Thanks for the PDF, Ian & Co. I know what my leisure-time reading for the next few days will be. 🙂
Oh, I forgot to mention: of the several hundreds of books and probably thousands of papers, manuscripts, briefings, etc., the thing that was most useful was a careful reading of Kipling’s stories of the Northwest Frontier.
Culturally, the only change since the Raj had been that Afghan marksmanship declined terribly. (Mind you, I’m not complaining about that). I understand from friends who have been recently that around 2005 it started improving rapidly and the sort of wandering-around we did in 2002 would not be advisable today.
Read both of those books when first made available many years ago, prior to our involvment in Afghanistan. Tried to get my students interested in the lessons learned but they were still to interested in fighting tanks in europe to incorporate the lessons learned by others. Their interest picked up immeasurably a couple of years later.
I enjoyed reading both books it provided and interesting look into the mindset of both groups of antagonists at the time. I would be interested if there was a similar work available about the Cubans adventures in Angola.
I recall a TV series from early 90s which hosted a young Russian officer who (as I recall) switched sides and later went into U.S. I cannot tell the name after so many years but it was well into details such as how Soviet POW were disposed of. Tactics on both sides were discussed and events documented; realism abound.
Denny – “Charlie Wilson’s War” (the book, not the movie) went into quite a bit of detail regarding the treatment of captured Russians in Afghanistan. Basically, prisoners were gang-raped before being slowly executed. Some knuckleheaded US congresscritter in Wilson’s camp came up with the bright idea of obtaining captured Russians from the muj and training them to go back into combat against the Soviets. Sort of like the Nazis’ St. George Brigade utilizing captured Brits against the allies; in that case, the handful of POWs willing to switch sides were the dregs of the Royal Army and useless as fighters. A handful of Soviets actually made it to the US but they had been sodomized into drooling idiocy and were pretty much useless for anything, let alone being sent back into combat. From everything I’ve read about The Land The Geneva Convention Forgot hasn’t changed much since Kipling advised soldiers about to be captured to commit suicide and “go to your God as a soldier.”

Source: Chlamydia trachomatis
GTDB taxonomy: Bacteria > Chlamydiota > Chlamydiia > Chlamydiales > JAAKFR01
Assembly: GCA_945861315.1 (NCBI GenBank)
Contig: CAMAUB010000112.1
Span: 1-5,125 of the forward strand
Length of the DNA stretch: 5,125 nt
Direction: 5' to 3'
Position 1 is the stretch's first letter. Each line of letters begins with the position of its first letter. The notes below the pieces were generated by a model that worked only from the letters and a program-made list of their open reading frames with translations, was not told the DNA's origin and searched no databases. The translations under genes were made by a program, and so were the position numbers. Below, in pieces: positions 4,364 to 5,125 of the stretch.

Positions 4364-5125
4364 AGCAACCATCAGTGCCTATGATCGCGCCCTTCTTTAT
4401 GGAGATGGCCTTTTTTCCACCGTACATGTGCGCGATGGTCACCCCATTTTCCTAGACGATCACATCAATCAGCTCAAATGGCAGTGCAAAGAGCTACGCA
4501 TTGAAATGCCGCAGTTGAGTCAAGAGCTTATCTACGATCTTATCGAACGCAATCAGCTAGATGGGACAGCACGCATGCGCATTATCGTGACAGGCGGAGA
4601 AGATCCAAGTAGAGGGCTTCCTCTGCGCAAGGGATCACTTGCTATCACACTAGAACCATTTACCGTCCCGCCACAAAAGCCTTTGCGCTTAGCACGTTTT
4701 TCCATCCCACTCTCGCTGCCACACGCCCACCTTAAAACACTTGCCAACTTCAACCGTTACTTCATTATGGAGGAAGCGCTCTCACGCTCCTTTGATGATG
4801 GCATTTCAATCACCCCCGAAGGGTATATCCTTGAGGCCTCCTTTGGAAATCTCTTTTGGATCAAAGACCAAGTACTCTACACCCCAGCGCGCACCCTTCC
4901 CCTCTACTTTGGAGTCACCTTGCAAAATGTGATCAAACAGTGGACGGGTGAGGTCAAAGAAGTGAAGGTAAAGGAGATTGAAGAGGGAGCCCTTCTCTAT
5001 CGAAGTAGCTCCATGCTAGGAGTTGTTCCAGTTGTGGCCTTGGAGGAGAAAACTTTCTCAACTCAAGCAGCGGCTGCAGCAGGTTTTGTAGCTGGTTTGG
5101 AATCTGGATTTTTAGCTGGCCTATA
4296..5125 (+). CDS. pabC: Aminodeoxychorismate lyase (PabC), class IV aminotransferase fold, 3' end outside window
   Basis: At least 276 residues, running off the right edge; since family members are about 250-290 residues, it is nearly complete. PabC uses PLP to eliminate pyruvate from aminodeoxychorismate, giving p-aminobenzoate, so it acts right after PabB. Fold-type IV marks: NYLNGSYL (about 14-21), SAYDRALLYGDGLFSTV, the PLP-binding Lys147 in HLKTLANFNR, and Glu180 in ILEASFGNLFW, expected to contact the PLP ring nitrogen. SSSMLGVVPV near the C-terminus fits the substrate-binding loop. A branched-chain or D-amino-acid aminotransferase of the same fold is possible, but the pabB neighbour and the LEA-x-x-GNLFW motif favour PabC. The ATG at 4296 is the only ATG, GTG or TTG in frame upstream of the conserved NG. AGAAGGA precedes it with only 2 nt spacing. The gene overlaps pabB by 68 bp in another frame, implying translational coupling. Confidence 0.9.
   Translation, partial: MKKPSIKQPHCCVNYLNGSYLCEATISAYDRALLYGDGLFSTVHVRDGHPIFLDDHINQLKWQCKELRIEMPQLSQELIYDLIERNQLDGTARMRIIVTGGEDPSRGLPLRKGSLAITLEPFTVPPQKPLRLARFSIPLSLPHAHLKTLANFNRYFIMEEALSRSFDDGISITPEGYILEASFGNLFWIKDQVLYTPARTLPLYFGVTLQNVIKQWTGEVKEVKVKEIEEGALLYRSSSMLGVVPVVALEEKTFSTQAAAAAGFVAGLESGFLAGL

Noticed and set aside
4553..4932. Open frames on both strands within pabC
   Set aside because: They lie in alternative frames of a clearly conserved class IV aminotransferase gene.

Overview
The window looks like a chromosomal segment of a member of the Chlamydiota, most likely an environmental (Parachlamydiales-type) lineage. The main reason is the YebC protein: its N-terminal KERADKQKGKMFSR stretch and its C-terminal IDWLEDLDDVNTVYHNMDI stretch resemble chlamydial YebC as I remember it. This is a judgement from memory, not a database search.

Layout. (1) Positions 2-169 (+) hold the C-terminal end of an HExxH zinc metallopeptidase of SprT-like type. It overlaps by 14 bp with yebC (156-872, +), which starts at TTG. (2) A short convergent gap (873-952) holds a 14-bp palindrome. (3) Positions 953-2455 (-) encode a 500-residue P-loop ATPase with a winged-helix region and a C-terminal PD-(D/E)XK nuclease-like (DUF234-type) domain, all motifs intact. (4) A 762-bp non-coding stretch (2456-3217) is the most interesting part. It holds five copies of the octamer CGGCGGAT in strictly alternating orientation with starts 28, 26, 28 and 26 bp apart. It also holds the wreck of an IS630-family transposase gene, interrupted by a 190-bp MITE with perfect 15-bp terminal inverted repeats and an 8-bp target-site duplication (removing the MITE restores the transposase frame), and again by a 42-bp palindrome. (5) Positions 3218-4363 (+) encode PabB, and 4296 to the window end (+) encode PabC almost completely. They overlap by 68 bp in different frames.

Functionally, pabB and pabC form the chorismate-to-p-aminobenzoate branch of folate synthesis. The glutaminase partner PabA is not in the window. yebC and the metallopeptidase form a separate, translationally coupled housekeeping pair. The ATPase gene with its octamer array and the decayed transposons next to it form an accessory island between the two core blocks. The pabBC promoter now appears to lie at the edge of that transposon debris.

Hard to tell Jim what is fiction and what actually happened – authors want to sell too. It was probably mixture of all above.
The serial I recall was actually on TV screen and there were episodes accompanied by this (presumably) young Russian who made it whole circle. He spoke of tactics, for example how they used RPGs to down helicopters. When comes to treatment of Captured Soviet soldiers, they were treated according to him humanly – asked to remove trousers and then shot. No torture, “no knives, nothing fancy” (his words) according to what I recall.
I met (in Canada) a Russian who was in active service that time as APC commander. He told me how lucky he was when his unit was about to be put on the road he became sick. He survived without even having seen real thing; lucky bas-ard. He told me all kind of things about Russian military and history. First hand account, which I like the most.